Climate Change May Increase Risk of Water Shortages in Hundreds of US Counties by 2050

on February 15, 2012 1:55 PM EST

Climate change may increase risk of water shortages
More than 1 in 3 counties in the United States could face a "high" or "extreme" risk of water shortages due to climate change by the middle of the 21st century, according to a new study in ACS's Journal of Environmental Science & Technology. (Photo: Flickr.comhttp://www.flickr.co)

More than 1 in 3 counties in the United States could face a "high" or "extreme" risk of water shortages due to climate change by the middle of the 21st century, according to a new study in ACS's Journal of Environmental Science & Technology. The new report concluded that 7 in 10 of the more than 3,100 U.S. counties could face "some" risk of shortages of fresh water for drinking, farming and other uses. It includes maps that identify the counties at risk of shortages.

In the analysis, Sujoy B. Roy, Ph.D., and colleagues explain that population growth is expected to increase the demand for water for municipal use and for electricity generation beyond existing levels. Global climate change threatens to reduce water supplies due to decreased rainfall and other factors compared to levels in the 20th century. Roy's group developed a "water supply sustainability risk index" that takes into account water withdrawal, projected growth, susceptibility to drought, projected climate change and other factors in individual U.S. counties for the year 2050. It takes into account renewable water supply through precipitation using the most recent downscaled climate change projections and estimates future withdrawals for various human uses.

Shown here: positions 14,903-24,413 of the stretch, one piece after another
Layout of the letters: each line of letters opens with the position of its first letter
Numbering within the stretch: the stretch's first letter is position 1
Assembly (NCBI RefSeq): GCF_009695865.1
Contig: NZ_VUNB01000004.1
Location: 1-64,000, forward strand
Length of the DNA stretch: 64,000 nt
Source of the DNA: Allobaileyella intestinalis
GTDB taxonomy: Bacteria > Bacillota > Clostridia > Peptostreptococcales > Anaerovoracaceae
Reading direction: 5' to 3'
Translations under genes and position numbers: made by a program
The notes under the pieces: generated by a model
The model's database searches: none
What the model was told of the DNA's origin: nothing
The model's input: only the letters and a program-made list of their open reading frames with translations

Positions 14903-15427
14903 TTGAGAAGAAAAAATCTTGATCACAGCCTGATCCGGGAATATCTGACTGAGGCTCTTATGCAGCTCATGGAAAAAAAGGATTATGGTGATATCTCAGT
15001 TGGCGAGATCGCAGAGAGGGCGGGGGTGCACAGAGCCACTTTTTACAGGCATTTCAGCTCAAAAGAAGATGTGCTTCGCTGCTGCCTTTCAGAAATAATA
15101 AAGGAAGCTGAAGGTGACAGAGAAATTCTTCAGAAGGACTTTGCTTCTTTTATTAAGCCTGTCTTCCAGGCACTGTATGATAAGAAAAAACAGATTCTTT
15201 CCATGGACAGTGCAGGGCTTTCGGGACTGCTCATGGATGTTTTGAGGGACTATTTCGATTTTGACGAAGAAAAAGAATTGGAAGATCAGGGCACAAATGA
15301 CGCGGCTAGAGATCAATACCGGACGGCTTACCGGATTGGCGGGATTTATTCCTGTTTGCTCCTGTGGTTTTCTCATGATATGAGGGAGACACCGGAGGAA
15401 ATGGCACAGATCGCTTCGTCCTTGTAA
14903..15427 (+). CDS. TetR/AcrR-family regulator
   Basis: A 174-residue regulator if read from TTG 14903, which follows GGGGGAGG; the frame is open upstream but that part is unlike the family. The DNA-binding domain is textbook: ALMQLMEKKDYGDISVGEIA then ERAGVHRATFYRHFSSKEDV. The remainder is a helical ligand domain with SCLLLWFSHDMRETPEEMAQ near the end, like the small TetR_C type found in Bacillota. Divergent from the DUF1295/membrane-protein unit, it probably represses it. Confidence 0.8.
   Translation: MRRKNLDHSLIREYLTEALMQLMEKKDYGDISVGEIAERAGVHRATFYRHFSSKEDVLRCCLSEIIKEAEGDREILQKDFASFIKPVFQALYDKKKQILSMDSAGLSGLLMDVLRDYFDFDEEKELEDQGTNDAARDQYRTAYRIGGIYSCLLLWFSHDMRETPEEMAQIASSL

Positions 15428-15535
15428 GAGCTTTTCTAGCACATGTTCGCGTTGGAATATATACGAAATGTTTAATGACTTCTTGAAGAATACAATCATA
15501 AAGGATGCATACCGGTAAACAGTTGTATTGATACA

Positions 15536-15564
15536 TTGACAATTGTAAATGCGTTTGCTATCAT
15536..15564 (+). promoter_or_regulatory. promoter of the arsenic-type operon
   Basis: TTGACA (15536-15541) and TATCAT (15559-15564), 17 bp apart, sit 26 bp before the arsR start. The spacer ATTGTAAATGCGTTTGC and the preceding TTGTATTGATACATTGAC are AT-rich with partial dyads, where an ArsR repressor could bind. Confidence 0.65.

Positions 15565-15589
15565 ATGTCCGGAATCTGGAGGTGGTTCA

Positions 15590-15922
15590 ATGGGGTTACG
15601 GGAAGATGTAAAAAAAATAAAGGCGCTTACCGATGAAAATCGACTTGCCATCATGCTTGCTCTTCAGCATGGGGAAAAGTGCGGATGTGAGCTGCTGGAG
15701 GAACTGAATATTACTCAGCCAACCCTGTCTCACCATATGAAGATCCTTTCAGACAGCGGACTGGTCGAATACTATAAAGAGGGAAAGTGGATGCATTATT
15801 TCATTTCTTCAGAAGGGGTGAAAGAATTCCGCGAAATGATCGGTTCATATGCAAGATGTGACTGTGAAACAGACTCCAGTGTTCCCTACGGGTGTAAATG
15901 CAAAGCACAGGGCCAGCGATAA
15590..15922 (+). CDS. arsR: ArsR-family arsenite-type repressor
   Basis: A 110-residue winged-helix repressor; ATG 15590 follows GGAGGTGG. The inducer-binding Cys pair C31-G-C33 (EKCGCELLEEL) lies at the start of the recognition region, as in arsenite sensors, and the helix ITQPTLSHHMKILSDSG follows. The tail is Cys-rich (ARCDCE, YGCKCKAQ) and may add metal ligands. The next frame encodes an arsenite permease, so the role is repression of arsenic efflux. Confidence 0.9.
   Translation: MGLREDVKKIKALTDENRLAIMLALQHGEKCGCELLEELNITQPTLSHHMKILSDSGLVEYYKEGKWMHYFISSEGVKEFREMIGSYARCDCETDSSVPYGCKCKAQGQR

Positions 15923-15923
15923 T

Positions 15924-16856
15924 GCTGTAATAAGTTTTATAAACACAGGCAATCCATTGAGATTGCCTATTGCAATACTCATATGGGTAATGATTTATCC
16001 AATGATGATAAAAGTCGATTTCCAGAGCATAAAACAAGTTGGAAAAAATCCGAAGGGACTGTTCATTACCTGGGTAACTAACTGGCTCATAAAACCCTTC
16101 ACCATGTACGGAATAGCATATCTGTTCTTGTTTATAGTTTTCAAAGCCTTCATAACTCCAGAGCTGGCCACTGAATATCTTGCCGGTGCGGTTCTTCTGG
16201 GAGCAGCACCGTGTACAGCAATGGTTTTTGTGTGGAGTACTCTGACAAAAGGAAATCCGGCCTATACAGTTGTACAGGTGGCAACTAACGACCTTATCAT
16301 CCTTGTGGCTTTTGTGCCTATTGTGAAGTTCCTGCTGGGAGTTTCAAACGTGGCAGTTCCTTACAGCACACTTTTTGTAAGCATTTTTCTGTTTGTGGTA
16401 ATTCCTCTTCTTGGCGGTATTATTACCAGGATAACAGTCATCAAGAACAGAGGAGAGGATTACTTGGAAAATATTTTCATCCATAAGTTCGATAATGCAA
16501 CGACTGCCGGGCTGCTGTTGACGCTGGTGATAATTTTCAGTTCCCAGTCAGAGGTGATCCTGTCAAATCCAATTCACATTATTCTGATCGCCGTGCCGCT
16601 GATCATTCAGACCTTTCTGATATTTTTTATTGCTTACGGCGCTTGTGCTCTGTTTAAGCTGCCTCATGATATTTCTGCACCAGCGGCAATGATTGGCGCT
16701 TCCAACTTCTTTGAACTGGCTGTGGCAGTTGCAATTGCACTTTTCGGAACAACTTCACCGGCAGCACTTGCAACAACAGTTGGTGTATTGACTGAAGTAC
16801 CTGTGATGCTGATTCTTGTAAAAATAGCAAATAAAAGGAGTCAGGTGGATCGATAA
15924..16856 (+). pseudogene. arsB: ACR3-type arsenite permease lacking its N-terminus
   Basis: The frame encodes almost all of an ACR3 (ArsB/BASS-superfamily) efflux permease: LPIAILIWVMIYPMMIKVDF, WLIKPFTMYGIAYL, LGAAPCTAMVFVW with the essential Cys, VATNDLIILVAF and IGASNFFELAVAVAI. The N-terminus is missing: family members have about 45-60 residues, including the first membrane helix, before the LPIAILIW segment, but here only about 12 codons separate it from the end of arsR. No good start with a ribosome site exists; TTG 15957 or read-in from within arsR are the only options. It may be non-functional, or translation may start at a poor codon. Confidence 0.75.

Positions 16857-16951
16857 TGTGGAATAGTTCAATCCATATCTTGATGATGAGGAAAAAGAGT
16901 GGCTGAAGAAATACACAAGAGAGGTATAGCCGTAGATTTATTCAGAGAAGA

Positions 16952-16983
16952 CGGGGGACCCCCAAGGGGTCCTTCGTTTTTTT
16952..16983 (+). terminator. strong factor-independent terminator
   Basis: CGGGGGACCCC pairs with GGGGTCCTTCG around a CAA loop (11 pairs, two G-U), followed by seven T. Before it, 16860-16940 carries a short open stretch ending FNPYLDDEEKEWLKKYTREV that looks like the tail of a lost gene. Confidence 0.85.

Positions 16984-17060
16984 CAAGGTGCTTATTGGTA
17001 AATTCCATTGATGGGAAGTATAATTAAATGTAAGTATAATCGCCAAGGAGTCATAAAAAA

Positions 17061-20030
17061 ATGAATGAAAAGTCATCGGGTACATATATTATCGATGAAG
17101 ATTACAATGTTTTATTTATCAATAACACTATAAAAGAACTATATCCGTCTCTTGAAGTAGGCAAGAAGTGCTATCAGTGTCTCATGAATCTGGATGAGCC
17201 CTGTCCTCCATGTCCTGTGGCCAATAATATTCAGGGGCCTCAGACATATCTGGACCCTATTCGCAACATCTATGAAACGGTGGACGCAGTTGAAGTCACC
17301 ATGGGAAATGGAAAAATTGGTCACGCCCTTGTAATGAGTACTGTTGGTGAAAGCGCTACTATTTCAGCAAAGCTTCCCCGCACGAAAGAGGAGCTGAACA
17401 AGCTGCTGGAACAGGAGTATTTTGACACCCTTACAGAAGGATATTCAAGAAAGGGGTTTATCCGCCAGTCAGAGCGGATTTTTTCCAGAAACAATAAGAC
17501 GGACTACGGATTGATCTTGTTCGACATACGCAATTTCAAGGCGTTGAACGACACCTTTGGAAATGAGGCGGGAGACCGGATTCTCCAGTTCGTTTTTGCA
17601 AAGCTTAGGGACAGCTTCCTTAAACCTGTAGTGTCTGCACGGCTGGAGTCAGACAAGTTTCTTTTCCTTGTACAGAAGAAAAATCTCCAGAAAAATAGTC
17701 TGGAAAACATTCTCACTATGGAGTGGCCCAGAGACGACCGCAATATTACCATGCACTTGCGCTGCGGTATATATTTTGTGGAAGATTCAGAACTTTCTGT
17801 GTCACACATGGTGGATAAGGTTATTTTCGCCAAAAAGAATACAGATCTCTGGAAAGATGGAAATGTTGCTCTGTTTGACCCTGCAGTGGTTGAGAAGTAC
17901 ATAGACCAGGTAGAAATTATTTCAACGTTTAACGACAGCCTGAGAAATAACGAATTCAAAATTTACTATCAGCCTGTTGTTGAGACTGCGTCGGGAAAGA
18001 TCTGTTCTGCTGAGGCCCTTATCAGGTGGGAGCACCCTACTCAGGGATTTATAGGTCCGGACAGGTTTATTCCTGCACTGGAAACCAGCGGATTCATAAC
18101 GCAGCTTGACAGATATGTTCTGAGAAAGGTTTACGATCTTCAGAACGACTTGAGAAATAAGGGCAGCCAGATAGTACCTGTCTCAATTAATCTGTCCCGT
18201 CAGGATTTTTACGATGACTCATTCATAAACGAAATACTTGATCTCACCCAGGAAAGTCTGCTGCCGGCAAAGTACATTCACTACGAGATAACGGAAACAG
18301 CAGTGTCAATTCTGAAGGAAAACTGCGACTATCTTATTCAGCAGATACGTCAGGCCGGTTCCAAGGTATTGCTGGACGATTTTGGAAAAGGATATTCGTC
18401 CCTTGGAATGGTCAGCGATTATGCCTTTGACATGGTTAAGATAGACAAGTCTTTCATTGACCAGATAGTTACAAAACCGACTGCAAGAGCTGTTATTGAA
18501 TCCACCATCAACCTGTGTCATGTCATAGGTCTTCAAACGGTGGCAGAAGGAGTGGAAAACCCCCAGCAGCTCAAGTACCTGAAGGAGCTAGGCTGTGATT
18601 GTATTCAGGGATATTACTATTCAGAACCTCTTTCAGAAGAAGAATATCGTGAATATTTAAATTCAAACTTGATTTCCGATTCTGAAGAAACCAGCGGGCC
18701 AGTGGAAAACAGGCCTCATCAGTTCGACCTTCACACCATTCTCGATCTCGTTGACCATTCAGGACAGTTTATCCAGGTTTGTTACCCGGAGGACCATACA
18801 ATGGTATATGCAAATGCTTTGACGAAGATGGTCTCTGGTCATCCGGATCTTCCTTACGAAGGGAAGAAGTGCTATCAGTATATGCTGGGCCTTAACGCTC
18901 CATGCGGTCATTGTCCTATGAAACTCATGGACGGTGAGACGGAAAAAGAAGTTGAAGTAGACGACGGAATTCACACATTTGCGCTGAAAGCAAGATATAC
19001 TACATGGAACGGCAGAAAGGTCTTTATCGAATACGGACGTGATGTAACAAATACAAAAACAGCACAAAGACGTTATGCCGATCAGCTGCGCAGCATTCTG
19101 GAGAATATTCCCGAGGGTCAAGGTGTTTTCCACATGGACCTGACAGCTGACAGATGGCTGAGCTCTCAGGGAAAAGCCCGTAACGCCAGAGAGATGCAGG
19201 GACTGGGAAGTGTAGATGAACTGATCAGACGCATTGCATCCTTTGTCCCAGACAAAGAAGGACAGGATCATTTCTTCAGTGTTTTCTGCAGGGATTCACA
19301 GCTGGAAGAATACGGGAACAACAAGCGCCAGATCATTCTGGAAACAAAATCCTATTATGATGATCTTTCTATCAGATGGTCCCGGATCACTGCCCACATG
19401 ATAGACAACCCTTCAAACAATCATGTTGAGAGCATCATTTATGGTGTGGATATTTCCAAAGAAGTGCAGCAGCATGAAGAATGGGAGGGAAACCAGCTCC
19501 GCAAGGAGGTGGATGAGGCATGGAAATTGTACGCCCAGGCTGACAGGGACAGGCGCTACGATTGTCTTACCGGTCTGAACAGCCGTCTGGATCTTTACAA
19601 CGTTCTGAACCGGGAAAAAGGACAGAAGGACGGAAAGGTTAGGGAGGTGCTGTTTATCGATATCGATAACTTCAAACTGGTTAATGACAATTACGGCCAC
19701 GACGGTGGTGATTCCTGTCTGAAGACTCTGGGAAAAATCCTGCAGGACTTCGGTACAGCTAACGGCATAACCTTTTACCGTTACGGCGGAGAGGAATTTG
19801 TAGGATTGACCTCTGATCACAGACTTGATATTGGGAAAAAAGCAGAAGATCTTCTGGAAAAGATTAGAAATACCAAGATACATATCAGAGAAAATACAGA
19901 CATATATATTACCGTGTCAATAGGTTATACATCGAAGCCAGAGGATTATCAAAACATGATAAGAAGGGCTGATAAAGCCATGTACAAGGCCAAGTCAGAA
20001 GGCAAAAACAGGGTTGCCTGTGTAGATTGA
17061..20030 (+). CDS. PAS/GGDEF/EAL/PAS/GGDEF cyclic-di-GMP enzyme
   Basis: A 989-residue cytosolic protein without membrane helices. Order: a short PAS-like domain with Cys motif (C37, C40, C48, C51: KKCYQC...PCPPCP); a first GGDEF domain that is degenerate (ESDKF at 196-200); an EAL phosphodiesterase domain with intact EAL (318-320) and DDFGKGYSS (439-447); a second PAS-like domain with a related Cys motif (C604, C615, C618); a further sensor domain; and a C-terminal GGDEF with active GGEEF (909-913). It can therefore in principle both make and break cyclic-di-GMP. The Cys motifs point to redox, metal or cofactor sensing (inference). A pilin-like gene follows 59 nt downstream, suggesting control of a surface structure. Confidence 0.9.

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Roy's team used the index to conclude that climate change could foster an "extreme" risk of water shortages that may develop in 412 counties in southern and southwestern states and in southern Great Plains states. "This is not intended as a prediction that water shortages will occur, but rather where they are more likely to occur, and where there might be greater pressure on public officials and water users to better characterize, and creatively manage demand and supply," Roy said.

Provided by American Chemical Society

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